Gioachino Rossini, libretto by Jacopo Ferretti
Met Opera on Demand
Metropolitan Opera House, New York
Gioachino Rossini’s version of Cinderella, written when he was 25 years old, was seen in London in 1820 and has little to do with either Charles Perrault or the Brothers Grimm.
You are in for an evening (or matinée) of sparkling music, bravura coloratura and farcical confusion. This production, directed by Cesare Lievi and conducted by Maurizio Benini, was seen at The Met in New York in 2009 and there are plenty of surprises.
There’s no fairy godmother. No pumpkin turned into a coach. No mice turned into coachmen. No pony. No midnight curfew. Not even a lost glass slipper. No Buttons. No wicked stepmother. The sisters are cruel and nasty but they are not ugly. They don’t look like your normal pantomime dames. They are played by women who behave like drag queens. They don’t cut off their toes and heels and they don’t get their eyes pecked by birds. Instead, Cinderella begs the Prince to forgive them.
The Prince has to get married and he is looking for a wife and queen. He calls on Don Magnifico to see if his daughters are suitable. The twist is the Prince has swapped roles with his valet, Dandini; and, in his role of valet, he immediately falls in love with Cinderella, presuming she is Magnifico’s servant, not his stepdaughter.
Elīna Garanča as Cinderella cuts a pathetic figure when she begs to be allowed to go to the ball. The scene is played far more seriously than you would expect. The longer the opera goes on, the more confident Cinderella becomes and the more florid Garanča gets.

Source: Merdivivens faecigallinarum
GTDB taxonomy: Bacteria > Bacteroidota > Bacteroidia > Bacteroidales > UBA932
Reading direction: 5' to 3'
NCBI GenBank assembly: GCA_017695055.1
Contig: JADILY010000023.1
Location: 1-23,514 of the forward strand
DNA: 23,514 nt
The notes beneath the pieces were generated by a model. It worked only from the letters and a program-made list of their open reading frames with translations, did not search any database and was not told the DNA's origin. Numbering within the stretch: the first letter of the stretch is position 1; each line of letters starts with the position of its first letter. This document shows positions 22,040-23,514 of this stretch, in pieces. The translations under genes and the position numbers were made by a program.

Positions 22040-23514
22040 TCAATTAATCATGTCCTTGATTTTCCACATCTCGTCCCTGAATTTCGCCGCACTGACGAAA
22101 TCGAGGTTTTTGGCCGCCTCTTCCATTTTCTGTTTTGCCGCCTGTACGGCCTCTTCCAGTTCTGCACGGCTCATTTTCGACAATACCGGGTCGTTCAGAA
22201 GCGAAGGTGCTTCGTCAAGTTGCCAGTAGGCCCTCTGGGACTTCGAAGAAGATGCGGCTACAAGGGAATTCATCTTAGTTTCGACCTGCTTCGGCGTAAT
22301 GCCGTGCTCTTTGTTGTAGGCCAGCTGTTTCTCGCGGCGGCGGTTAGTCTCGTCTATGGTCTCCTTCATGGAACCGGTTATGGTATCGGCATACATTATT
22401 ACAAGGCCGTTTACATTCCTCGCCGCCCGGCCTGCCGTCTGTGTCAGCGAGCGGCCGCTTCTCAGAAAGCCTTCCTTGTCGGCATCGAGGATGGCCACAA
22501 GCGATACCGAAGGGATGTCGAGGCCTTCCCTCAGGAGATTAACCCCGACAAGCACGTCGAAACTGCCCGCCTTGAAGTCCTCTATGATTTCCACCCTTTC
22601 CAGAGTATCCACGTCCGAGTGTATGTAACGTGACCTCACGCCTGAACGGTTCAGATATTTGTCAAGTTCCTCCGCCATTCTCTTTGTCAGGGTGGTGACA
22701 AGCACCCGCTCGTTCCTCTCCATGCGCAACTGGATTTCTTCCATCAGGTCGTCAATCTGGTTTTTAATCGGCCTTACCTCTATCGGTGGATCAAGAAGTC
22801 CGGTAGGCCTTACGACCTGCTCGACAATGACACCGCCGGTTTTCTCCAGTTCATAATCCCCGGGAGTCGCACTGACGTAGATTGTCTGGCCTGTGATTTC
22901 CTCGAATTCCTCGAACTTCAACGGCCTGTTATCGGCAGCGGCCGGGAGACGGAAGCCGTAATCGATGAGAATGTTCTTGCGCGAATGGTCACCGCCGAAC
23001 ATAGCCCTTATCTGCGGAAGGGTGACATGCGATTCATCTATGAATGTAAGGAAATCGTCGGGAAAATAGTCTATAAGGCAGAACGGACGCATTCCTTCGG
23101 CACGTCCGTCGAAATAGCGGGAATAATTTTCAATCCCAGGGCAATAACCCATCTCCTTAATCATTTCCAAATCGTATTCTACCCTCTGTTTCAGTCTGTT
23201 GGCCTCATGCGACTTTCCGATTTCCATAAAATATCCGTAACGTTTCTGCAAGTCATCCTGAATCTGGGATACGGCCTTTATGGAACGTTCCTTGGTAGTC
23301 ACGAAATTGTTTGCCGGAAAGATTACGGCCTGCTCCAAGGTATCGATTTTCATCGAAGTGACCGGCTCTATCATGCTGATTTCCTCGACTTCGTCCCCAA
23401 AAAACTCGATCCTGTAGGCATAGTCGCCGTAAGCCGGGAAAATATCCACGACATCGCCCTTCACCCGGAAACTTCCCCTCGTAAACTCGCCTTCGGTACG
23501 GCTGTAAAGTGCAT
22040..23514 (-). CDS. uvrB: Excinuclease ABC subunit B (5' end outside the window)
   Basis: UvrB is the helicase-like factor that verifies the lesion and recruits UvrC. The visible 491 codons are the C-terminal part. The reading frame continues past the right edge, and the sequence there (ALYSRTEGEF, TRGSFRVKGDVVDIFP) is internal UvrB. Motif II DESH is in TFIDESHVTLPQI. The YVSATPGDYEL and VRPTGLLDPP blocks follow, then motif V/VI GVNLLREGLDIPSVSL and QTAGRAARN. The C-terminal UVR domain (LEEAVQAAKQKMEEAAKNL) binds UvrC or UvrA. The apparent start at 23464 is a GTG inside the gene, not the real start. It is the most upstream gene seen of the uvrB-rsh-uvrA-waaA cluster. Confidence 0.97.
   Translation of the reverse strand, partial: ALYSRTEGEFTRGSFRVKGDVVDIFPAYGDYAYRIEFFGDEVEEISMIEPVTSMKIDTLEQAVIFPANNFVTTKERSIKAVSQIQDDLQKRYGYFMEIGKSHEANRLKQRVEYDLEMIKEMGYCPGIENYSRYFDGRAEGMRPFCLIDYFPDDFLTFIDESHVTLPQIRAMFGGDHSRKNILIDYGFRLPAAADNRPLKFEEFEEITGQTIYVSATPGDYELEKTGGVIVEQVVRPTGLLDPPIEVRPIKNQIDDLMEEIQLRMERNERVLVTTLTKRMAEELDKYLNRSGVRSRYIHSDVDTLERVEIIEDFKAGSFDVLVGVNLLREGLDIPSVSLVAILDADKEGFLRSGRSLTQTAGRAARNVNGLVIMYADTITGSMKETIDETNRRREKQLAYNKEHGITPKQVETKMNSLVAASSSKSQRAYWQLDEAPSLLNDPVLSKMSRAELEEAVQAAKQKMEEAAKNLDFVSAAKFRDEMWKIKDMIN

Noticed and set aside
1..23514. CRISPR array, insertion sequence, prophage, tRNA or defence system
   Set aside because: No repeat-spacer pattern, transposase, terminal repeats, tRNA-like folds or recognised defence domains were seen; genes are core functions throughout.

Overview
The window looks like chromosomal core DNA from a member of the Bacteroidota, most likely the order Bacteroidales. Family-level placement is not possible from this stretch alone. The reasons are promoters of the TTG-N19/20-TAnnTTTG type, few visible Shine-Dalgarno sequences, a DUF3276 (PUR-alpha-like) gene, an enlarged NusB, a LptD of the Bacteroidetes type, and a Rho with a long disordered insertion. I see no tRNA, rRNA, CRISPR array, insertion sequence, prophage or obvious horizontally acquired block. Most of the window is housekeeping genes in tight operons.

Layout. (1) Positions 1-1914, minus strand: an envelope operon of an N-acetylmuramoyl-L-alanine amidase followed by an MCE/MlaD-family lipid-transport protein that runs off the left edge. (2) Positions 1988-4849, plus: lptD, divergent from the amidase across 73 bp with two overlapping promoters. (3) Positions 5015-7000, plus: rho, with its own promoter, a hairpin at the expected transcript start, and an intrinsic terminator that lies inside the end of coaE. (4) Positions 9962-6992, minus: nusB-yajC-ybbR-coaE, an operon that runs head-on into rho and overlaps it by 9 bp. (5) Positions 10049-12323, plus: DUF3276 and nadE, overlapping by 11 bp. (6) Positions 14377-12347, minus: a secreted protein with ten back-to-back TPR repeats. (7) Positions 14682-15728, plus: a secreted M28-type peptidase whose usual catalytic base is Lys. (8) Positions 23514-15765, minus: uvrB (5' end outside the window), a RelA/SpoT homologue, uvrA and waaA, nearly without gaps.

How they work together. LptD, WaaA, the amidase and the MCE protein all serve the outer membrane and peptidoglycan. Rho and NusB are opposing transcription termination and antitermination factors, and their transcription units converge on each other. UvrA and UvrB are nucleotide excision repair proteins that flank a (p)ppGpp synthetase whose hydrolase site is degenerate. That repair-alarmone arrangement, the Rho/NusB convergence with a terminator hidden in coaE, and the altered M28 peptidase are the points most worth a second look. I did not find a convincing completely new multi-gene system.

The role of the Prince requires a singer who can carry off the vocal fireworks in act two. Lawrence Brownlee looks good casting for a valet; but, when he has to be a Prince, he still looks like a valet. He’s also the wrong height for Garanča Cinderella and they look physically awkward together. Alessandro Corbelli as Don Magnifico delivers the comic patter at speed and he and Simone Alberghini, who plays Dandini, have a lot of fun musically.
You may wonder why on earth the Prince’s knights are wearing black suits and bowler hats and looking like Magritte clones. The huge wedding cake, however, which fills the stage in the final scene raises hopes we might be in for a classic Busby Berkeley Hollywood pastiche musical number, but sadly this does not happen.
There’s a wonderful quintette, full of incredible energy and, as if that is not enough, Rossini then tops it with a wonderful sextet of confusion which is vocally even more energetic. The latter is one of the great moments in Rossini’s operas and Cinderella is worth seeing just to hear this rondo. The exhilarating rapid-fire delivery it gets from this cast is truly thrilling.
There are a number of ways of tapping into this opera and others at will. The Met Opera on Demand service offers annual ($149.99) and monthly ($14.99) subscriptions as well as a one-off payment ($4.99) for those who have limited time or only want to watch the occasional opera.
Reviewer: Robert Tanitch